What about the technical stand of these audio and audiovisual documents? In 1975,
when the Oral History Program was founded, CPDOC was certainly up-to-date in regard to
oral history methodology and technique, thanks to a course on the subject, given by NorthAmerican and Mexican specialists, with the support of Ford Foundation. The interviews were
recorded on reel-to-reel (when done in the institution) and cassette (when done outside the
institution) recorders. Each interview had two copies (one on reel-to-reel tapes, the other on
cassette), which were stored in different places. Twice a year the magnetic tapes were
fastforwarded in order to avoid adherences or other damages. In the 80s, when oral history
became better known, people from all over the country came to CPDOC to learn about the
method and our researchers were invited to give courses in universities and institutions in
different regions. The quest for information was so extended that we decided to publish a
handbook on oral history like many others that had been published in some countries,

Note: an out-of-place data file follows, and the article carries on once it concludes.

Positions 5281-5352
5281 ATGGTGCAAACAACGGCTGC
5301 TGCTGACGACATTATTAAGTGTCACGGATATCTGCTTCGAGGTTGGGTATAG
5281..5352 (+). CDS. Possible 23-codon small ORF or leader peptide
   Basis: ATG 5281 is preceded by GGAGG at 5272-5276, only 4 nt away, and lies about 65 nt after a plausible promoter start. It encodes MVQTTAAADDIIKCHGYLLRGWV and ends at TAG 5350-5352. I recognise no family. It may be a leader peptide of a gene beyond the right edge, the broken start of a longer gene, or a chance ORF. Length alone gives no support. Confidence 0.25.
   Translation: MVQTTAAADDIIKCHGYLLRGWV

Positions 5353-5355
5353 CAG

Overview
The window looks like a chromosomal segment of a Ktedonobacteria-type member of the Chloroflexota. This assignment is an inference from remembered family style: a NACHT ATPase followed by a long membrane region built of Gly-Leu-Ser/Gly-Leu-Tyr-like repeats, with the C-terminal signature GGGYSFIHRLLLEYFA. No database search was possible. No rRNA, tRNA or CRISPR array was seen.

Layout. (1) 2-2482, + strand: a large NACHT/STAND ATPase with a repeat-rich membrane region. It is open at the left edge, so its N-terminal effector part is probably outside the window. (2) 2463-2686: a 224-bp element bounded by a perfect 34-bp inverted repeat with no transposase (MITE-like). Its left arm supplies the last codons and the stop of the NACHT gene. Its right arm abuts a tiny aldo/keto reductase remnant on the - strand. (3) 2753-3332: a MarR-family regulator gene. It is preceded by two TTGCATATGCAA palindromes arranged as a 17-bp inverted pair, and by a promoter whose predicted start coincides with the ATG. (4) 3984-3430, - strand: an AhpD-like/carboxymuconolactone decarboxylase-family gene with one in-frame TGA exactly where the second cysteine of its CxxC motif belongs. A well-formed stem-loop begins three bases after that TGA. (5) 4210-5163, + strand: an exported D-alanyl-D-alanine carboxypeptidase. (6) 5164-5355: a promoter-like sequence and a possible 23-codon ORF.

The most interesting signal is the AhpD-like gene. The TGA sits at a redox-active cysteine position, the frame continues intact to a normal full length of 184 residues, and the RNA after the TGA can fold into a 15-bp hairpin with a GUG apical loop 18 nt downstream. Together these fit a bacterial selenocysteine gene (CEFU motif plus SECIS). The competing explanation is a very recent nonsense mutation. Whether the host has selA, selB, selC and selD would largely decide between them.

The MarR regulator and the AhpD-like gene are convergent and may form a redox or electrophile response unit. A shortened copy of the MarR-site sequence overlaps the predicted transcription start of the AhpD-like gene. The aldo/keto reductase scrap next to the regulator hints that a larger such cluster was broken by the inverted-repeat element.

mainly in the USA.
It was around this period that I became a researcher at the CPDOC-FGV Oral History
Program, precisely in 1985, when the program already had 10 years. With a graduation in
History and a master degree in Anthropology, I could easily converge my interests to the
interdisciplinary field of oral history. Having learned from the experience of my colleagues
and from the practice itself, it fell to me to write the handbook on oral history, published in
1990. The book had a whole item concerning equipment and how to proceed with the
recorderd tapes. Of course there was no matter of digital carriers, nor were word-processors
used to transcribe the interviews everything was done on typewriters. However, we had no
doubt that we were still up-to-date concerning the technique. It is amazing how things have
been changing in the last 10 years!
To show the readers how to proceed with recorded tapes, the handbook included a
diagram:

3
Storage of the
back-up
reel-toreel
tapes
(or
cassettes, if the
program does not
have
reel-to-reel
recorder)
Record of interview
in reel-to-reel or
cassette (depending
if the record occurs
inside or outside the
institution)

Duplication of the
record in another
carrier

Cassettes used for


consultation,
if
record
of
the
interview
is
available
Storage of
cassette tapes

the
Cassettes used to
transcription and
revision
of
transcription

This is basically the way we are working with our oral history collection until today.
In the 90s a real boom of oral history occurred in Brazil. In 1994, at a national